Phil Micallef digests and dissects this week's biggest upcoming event, Liverpool Sound City.
What is it?
Liverpool Sound City is a five-day jaunt through one of the finest cities to ever serve the world of live music. A fine selection of local, national and international talent is on offer as well as music industry conferences for those who like to dissect and discuss what they see and hear on stage that little bit more.
When and where?
It all kicks off with Afrika Bambaataa (see ‘who to watch’) headlining the opening gig at The Masque Theatre on Tuesday 18 May. There are then several shows taking place at various venues throughout Liverpool each night from Wednesday 19 until Saturday 22 May. Some of the other venues getting involved include the Liverpool Philharmonic Hall, Korova, O2 Academy, The Kazimier and Bumper.
Who to watch:
Afrika Bambaataa (The Masque Theatre, Tuesday 18 May)
One of the true pioneers of hip-hop, Afrika Bambaataa looks set to get this year’s Sound City off to a suitably impressive start. Having grown up in The Bronx area of New York City during a time of great change and upheaval for African Americans, Bambaataa made his name in the 80s as one of the original breakbeat DJs. He also formed and became leader of the hip-hop awareness group Universal Zulu Nation, which helped spread the music’s culture worldwide and influence countless artists for years to come.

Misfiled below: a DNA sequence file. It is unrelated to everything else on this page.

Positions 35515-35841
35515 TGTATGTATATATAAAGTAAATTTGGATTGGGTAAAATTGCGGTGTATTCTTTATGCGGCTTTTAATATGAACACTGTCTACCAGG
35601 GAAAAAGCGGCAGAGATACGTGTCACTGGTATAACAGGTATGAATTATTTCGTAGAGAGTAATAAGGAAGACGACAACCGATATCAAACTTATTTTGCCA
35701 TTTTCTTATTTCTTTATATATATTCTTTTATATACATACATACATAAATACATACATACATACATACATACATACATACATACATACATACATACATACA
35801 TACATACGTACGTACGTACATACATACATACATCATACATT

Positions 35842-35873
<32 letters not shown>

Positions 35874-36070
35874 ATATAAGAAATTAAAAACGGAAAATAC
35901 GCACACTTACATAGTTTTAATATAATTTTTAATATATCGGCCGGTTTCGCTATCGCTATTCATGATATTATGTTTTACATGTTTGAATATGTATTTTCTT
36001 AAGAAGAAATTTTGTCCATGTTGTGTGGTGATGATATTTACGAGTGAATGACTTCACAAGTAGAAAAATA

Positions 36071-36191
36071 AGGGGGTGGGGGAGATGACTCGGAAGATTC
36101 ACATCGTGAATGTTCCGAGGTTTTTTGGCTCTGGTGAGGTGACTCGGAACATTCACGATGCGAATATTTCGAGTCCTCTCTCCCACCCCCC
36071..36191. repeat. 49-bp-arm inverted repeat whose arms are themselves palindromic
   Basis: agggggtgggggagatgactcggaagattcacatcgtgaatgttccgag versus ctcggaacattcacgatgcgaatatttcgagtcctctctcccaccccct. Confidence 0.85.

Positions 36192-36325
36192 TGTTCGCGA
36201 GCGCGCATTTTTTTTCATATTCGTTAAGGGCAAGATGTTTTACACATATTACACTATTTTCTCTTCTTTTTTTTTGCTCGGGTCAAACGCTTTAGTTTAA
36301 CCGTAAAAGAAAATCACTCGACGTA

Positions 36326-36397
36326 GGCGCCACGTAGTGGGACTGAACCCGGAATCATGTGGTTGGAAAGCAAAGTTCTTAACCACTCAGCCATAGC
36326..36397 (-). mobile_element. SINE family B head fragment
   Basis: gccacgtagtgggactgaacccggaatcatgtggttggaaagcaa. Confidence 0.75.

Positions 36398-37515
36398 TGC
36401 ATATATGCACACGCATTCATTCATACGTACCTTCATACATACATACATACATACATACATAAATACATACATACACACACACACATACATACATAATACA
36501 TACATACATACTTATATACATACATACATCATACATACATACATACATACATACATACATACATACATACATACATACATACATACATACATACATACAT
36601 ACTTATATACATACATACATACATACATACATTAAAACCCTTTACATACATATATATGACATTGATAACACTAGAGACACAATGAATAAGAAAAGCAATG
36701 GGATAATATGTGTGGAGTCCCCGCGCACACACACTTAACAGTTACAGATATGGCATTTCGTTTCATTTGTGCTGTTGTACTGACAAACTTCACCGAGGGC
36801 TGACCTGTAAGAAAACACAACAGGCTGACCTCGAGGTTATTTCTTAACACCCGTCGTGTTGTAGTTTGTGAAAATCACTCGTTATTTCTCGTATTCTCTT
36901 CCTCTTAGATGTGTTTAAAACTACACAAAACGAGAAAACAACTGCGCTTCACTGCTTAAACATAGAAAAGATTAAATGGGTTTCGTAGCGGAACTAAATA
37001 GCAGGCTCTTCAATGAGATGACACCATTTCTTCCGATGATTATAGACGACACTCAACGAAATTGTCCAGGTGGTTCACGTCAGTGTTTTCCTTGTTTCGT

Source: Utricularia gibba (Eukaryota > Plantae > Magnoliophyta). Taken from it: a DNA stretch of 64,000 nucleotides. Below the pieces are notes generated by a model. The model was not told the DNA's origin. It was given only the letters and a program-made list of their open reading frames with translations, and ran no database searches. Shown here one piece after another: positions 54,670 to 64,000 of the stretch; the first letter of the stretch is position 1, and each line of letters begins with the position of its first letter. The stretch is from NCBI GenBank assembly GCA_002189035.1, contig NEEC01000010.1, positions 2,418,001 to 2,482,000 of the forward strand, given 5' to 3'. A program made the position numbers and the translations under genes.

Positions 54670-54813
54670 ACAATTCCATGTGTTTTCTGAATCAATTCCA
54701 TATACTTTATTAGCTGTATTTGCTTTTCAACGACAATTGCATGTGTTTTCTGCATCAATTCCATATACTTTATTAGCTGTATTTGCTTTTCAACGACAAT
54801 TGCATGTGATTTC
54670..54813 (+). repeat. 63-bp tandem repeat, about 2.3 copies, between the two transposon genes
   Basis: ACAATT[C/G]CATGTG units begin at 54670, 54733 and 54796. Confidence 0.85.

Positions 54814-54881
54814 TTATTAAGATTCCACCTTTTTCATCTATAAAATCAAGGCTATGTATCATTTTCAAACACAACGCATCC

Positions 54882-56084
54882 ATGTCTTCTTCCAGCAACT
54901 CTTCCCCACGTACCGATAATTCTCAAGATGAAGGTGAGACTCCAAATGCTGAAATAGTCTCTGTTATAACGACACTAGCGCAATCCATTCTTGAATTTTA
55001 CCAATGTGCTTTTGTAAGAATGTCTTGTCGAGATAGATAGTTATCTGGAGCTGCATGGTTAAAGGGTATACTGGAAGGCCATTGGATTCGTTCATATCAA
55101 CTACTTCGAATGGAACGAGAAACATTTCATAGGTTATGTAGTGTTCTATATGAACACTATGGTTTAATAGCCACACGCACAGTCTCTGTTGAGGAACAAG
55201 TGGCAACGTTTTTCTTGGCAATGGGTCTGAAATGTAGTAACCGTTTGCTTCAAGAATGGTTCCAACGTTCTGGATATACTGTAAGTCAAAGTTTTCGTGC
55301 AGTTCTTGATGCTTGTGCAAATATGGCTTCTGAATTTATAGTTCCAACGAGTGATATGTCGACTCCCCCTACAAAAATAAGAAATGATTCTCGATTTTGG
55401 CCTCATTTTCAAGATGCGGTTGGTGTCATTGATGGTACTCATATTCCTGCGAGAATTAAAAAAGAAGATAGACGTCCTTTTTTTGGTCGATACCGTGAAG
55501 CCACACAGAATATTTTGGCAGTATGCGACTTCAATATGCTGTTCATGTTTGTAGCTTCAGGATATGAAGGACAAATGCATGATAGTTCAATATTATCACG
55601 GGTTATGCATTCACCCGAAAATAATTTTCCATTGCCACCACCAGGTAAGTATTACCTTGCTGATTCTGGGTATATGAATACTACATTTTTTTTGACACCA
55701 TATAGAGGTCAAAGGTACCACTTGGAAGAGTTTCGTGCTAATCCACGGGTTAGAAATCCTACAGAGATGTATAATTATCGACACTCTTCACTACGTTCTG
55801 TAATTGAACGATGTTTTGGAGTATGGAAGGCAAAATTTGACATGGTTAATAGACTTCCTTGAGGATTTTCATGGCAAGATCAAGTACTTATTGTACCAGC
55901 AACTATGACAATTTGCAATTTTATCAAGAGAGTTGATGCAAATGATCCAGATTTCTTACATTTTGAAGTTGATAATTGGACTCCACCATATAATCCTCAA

The Fall (O2 Academy 2, Wednesday 19 May)
Any band who can claim to have been approved by John Peel must have done something right. But when you can claim the accolade of being one of the late, great DJ’s favourite bands, like The Fall can, then you know you’re onto a winner. Since forming in 1977 on the back of the punk explosion, the Manchester group, lead by Mark E. Smith, have consistently stayed on top of their game and have a staggering 25 studio albums under their belt.
Eighties Matchbox B-Line Disaster (Stanley Theatre, Wednesday 19 May)
Fresh from barnstorming the similarly formatted Camden Crawl at the start of the month, Eighties Matchbox B-Line Disaster will certainly be worth checking out at Sound City. The eccentric Brighton five-piece gloriously mix garage punk with a touch of psyschobilly and have an eye-catching goth-influenced appearance to boot. Frontman Guy McKnight’s vocal style, which at times effortlessly flips from ‘50s rock n’ roll-style crooning to exasperating screeching, is particularly impressive.
Ian McCulloch (St George’s Hall, Saturday 22 May)
The hometown appearance of Ian McCulloch, frontman of one of Liverpool’s most popular exports of the last 30 years, Echo and the Bunnymen, should definitely be a festival highlight and will go down extremely well with the locals. With a career that now spans five decades, McCulloch should know a thing or two about putting on a good show, so make sure you check him out.
One to miss:
My Passion (The Masque Loft, Friday 21 May)